4. Electrick Children (2012)
Electrick Children follows the character of Rachel, a devout Mormon, who believes that she got pregnant via a cassette tape that plays rock music. This leads her on a journey to Las Vegas to find out who the person on the tape is, as she believes that this person is the father of her child.
Electrick Children is a very quiet and atmospheric movie. Yet, there is a certain atmosphere that this movie has that’s hard to describe- as the lighting and cinematography really make this movie memorable. However, it’s the acting by Julia Garner and Rory Culkin that make this movie what it is, as their performances really elevate this movie.
This movie is an example of the originality that most cult films have, as they often have unique or original story that doesn’t quite seem to fit in with a mainstream audience.
5. Scott Pilgrim vs. the World (2010)
The fact that this movie is already considered a cult classic among circles of people seems to really show the dedication that the fans have for this movie.
Based on a graphic novel series- which already had a cult following even before the movie was made- Scott Pilgrim vs. the World is basically as close to a video game as you can possibly make without it outright being a video game- and one of the more faithful graphic novel adaption’s.
This movie is so hyper accelerated and full of pop culture and video games references that it would make any video gamer laugh, as well as non video-gamers. Scott Pilgrim vs. the World has a visual style that’s so much its own and really makes the movie feel unique.
There really is no way to describe the visuals that this movie has, because the best way would be to describe them as a sugar rush-seeing how everything in this movie is exceedingly bright and colorful and makes you feel like you’ve ingested about a pound full of candy.
Aside from the bright visuals the rest of the movie is great- although it might feel a bit rushed at times- it’s still a blast to watch if you’re a fan of the graphic novel series, as it follows the novels rather well.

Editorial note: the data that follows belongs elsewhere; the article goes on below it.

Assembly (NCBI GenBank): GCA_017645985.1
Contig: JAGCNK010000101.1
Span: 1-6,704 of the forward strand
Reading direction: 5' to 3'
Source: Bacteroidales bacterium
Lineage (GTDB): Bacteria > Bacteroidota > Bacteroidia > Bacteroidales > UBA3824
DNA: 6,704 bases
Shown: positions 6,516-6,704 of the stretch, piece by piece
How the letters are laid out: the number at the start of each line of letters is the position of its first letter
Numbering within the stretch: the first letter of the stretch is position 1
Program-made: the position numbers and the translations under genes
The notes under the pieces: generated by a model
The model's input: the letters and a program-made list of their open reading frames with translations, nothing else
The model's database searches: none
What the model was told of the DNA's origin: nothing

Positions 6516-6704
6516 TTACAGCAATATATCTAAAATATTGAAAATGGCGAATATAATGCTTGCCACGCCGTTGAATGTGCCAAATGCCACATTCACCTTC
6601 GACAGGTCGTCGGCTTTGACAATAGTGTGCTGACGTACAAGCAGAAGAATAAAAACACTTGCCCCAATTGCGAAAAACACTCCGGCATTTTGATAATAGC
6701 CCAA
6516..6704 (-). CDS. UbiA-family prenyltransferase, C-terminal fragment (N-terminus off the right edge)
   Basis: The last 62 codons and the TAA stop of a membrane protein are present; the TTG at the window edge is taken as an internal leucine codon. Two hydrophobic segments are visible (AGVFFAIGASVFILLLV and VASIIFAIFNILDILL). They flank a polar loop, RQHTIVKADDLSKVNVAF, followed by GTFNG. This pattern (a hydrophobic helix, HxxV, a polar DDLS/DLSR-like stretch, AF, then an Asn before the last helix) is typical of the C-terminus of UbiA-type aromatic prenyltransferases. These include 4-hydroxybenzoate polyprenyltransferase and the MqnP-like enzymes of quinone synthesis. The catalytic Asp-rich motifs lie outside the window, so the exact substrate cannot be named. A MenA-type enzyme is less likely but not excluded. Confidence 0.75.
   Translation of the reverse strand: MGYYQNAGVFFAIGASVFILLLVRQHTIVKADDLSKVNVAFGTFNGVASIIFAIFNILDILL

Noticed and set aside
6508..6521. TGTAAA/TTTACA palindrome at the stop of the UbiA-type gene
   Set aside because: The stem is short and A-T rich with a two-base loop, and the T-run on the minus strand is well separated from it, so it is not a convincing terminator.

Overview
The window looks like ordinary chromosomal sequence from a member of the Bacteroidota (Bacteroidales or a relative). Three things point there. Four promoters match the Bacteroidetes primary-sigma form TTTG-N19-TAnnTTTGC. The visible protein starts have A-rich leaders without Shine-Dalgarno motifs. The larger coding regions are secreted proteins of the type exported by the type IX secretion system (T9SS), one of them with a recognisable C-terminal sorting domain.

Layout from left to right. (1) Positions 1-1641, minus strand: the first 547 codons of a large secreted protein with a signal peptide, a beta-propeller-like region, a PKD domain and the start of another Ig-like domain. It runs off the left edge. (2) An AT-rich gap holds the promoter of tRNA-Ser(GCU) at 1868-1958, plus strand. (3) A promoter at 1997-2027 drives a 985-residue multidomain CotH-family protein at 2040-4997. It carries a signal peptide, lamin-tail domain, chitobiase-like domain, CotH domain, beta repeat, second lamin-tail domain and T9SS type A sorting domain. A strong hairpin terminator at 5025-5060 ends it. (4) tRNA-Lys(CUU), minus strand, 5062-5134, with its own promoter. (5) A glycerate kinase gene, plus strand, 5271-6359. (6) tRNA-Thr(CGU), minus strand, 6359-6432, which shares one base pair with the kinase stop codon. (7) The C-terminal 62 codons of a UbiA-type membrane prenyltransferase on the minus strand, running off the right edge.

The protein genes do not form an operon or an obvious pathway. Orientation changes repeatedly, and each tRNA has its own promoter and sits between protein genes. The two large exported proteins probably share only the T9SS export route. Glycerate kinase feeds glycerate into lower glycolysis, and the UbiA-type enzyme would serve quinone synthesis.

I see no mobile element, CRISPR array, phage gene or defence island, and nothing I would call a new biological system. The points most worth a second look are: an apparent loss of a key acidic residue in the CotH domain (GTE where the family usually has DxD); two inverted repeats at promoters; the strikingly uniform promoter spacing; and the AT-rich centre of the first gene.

6. The Raid/ The Raid 2 (2011/2014)
It would be unfair to split these movies apart, especially seeing how both of these movies feature some of the most impressive and expertly choreographed fighting scenes from the last decade; and thus both deserve to be mentioned at once.
The Raid, also known as The Raid: Redemption, is a bit bare-bones when it comes to plot, as it basically has to do with a police squad ascending an apartment complex to arrest a drug lord. It does however feature some rather great fight sequences- as the final fight scene at the end is probably the highlight of the movie. Despite the weak plot the movie completely works as a martial arts action movie, and that largely has to do with actor Iko Uwais and his skillful fight choreography.
While the first movie is definitely worth watching it’s the second one that is really worth watch. The Raid 2 features much more plot and character development than the first Raid does. While the expert fight scenes and choreography are also better than the first.
The Raid 2 features fight sequences that are much better and tighter than the first one, especially the final fight scene in the kitchen- which alone makes The Raid 2 a masterful martial arts movie worth watching- as it is simply that good and that expertly choreographed.
The Raid 1 and 2 are bound to be cult favorites to anyone who loves martial arts movies or just anyone who loves action movies in general.
7. Upstream Color (2013)
Upstream Color is probably the most “challenging” film on this list and that’s mainly due to the fact that the plot is fairly hard to describe. With this in mind, writer/ director/ composer and actor Shane Carruth creates a mesmerizingly fascinating film that is disorienting and leaves so many questions that it probably requires another viewing to fully articulate what this movie is about.
Much like ‘Electrick Children’ Upstream Color creates an atmosphere that is so hard to describe, but at the same time, is so hard to look away from because of the hypnotic quality that it has.Upstream Color is absolutely beautiful and is one of those films that never really leaves your mind after watching it.
While it might not move at a fast pace, its Shane Carruth’s eye for visuals that really makes this movie worth watching, while the lo-fi droning score that Carruth composes also adds to the films beauty. With enough patients you can hopefully make it through this movie and realize what a stunning movie it is.